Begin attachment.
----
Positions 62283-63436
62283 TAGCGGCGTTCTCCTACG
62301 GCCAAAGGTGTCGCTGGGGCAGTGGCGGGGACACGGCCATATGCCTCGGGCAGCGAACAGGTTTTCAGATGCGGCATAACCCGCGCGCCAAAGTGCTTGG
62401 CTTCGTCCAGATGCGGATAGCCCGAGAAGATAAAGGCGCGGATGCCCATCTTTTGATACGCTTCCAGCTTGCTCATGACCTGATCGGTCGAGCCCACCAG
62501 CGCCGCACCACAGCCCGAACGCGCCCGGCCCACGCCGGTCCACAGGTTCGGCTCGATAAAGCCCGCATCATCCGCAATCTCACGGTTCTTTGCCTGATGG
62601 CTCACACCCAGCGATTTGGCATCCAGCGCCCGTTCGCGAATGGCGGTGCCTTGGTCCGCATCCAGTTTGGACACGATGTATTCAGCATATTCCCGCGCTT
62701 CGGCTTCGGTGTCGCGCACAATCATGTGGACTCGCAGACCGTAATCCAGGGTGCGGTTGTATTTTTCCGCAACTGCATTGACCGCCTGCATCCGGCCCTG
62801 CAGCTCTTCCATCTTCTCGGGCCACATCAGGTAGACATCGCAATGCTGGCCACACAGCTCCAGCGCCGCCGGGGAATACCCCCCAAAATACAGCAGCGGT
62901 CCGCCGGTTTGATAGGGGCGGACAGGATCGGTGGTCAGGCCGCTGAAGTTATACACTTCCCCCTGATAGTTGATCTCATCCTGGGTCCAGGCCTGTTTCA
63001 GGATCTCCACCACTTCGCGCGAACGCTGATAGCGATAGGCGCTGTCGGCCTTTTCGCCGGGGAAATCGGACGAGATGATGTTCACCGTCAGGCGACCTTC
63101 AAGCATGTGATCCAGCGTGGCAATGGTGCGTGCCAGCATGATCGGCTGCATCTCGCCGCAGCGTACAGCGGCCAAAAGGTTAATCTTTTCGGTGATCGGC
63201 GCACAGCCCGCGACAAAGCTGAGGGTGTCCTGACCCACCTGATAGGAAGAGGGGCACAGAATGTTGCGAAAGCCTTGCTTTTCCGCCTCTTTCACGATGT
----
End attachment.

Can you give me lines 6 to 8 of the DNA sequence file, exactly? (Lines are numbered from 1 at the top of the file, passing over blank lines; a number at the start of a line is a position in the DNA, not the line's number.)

62601 CTCACACCCAGCGATTTGGCATCCAGCGCCCGTTCGCGAATGGCGGTGCCTTGGTCCGCATCCAGTTTGGACACGATGTATTCAGCATATTCCCGCGCTT
62701 CGGCTTCGGTGTCGCGCACAATCATGTGGACTCGCAGACCGTAATCCAGGGTGCGGTTGTATTTTTCCGCAACTGCATTGACCGCCTGCATCCGGCCCTG
62801 CAGCTCTTCCATCTTCTCGGGCCACATCAGGTAGACATCGCAATGCTGGCCACACAGCTCCAGCGCCGCCGGGGAATACCCCCCAAAATACAGCAGCGGT